For Maximum Awesome: An Interview with Joe Justice


JJ: Yeah, I’m the team lead, and that often makes me the product owner, but not always. We are one of the few Scrum teams that rotate product owners, and in our case we rotate them based on what’s in the current sprint and who knows the most about it. If we have a whole bunch of aerodynamics tasks coming up, whoever knows the most about aerodynamics in the team will be the product owner role. I’m often the product owner, but not always. Then, in the build parties, which is how we get our work done every Thursday night and most Sundays, I’m a team member.

I’m completing these backlog items as fast as I can—pairing with other team members and helping bringing backlog items to a ready state, where they are clear enough and concise enough. We know we have all the tools where we can grab them and get them done. Also, on paper I’m the CEO, which means I did file the articles of incorporation for the company. I manage the stock disbursements—which, actually, we have none. We reincorporated as a nonprofit. We don’t do stock disbursements anymore.

I also manage the licensing of our open source products. I verify that they are freely available and that the folks that are using our products are adhering to our open source license. I do a lot of the business end of Team WIKISPEED, as well, and manage a lot of the finances for the team. We are primarily supported by people sending us ten dollars a month through PayPal, and that funds shops in twenty countries. We’ve had dramatic success with that. Those funds go into the Team WIKISPEED account, which any team member can manage. A lot of the time that’s left on me, because people want to go build cars, micro-houses, and make the world a better place.

CP: Well, yeah. You sound like you have a lot on your plate with Team WIKISPEED and with Scrum Inc. How did you have time, and can you tell us a little bit about what you have planned for us for the keynote at Agile Development Conference & Better Software Conference West 2014?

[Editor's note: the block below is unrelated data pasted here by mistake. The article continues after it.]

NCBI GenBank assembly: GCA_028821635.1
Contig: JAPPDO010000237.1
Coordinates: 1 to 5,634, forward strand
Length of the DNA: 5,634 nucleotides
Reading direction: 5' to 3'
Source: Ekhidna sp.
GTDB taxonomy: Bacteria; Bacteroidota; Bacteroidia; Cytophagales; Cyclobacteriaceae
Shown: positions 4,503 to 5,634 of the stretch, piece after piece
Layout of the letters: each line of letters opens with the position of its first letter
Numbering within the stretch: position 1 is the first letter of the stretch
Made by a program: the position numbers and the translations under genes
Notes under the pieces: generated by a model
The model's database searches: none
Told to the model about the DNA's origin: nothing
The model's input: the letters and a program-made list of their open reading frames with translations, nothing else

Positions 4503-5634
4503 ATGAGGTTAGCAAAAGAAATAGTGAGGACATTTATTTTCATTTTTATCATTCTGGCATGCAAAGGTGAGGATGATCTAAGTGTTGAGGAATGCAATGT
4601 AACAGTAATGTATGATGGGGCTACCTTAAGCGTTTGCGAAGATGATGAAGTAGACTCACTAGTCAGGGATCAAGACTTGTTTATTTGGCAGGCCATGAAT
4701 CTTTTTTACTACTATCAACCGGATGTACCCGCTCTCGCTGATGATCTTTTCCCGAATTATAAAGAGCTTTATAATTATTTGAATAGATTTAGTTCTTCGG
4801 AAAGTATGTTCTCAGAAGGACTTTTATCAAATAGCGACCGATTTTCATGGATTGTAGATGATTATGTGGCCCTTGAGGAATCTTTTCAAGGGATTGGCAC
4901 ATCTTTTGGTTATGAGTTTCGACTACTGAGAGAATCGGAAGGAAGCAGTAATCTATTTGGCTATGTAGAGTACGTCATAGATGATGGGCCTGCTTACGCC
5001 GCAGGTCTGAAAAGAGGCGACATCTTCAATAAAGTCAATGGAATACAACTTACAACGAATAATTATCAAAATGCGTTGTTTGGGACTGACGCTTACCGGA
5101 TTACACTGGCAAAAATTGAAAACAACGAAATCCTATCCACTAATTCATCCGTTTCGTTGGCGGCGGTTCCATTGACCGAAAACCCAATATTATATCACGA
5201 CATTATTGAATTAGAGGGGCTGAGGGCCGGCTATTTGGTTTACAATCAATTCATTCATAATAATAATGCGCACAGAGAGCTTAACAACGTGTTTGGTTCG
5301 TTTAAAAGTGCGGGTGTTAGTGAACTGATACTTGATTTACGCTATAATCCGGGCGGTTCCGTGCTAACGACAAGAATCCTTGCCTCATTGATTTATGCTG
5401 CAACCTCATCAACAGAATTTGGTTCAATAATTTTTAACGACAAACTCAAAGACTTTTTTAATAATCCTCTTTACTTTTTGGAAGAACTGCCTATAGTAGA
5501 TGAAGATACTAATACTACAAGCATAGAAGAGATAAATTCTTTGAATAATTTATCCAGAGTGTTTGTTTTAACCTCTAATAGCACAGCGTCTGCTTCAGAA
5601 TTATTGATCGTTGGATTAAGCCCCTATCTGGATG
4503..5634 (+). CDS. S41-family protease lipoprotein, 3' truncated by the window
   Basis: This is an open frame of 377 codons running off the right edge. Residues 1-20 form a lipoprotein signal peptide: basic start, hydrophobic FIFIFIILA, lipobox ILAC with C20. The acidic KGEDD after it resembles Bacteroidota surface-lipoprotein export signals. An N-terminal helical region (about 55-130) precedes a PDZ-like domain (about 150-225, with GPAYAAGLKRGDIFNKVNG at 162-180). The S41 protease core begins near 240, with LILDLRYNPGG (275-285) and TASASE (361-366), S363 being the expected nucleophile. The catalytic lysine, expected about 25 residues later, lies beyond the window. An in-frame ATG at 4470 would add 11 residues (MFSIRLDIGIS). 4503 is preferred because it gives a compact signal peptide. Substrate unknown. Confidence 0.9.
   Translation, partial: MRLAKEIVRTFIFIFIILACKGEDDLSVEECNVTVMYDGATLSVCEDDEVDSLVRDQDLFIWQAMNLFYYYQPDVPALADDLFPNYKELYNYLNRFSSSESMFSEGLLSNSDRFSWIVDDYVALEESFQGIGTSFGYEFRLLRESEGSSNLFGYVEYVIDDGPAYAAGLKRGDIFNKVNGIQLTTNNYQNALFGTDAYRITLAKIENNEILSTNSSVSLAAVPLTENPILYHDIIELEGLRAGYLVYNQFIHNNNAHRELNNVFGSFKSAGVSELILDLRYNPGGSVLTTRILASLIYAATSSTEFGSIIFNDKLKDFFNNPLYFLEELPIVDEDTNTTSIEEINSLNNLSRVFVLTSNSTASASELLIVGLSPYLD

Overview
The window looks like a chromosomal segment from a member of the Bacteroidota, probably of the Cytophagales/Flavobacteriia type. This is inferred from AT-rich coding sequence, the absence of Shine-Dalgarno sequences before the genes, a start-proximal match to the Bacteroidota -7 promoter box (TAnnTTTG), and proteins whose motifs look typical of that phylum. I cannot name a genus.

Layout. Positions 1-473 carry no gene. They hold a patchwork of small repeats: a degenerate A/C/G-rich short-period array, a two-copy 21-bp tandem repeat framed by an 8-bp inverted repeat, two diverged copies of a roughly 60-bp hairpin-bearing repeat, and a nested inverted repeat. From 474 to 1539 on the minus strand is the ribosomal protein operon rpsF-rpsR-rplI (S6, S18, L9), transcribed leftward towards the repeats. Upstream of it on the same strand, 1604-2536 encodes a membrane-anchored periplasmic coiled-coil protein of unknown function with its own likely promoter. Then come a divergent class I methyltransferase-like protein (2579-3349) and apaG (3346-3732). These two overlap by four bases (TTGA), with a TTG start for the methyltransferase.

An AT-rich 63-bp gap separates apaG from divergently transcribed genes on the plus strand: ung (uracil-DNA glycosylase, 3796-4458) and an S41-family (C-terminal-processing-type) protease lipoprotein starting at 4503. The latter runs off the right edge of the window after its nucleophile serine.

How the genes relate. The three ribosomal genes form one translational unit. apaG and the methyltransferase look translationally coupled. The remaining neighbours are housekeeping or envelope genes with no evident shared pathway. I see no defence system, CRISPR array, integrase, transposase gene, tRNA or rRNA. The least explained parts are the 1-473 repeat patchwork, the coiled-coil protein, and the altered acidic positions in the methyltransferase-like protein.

JJ: Totally. Well, I can't wait to see you guys in Las Vegas. We are going to have, I hope, the best time possible together. I use personal kanban for my own time. I spend about forty hours a week working with Scrum Incorporated, Scrum Inc., and about forty hours a week working with Team WIKISPEED. Yeah, that’s most of the time. Absolutely sustainable, because it’s mission-driven. Both of those items directly appeal to why I believe I’m on this planet, and it makes it easy to find the energy in that case. It’s not like I can't wait to get out of work after forty hours and go watch baseball or something like that, something that helps me feel free.

I feel that at work, and then I can't wait to feel it even more at Team WIKISPEED. Personal kanban is what lets me keep that sustainable and help me keep my velocity high, because I always know what’s happening next, and when I have a distraction or an interrupt, I always know what’s next again. I’m always able to improve my flow because personal kanban gives me a flow visualization of everything I’m doing.

At the Better Software Conference in 2014 that’s in June in Las Vegas, we get to do something even a little bit more dramatically awesome. We get to build one of the cars that one of our customers has bought.

I’ll be bringing in a set of eight modules that can compose our WIKISPEED cars, our ultra-efficient carbon fiber cars, and anybody who’d like to that’s attending the conference can come and enroll in the sprints. We’ll pull from a backlog, and it won’t be "bolt this to this," it will be test-driven development. People will get hands-on experience with test-first development, test-driven development, contract-first design, modularity, object-oriented architecture, and working in a Scrum team. I’ll be a team member. I’ll also work as a coach when I can. And we’ll have product owners and ScrumMasters solicited from anybody who’d like to show up that’s attending the conference.

It’s great for people that are new to any of this agile stuff as part of their Better Software journey, and people who are deep experts. In both cases they get to have a tremendous amount of fun and we get to actually build a real, road-legal car together. I also get to do a presentation there, and I’m excited that folks get to hear the background of Team WIKISPEED and what to do next if they want to have some of these wins happen in their company.

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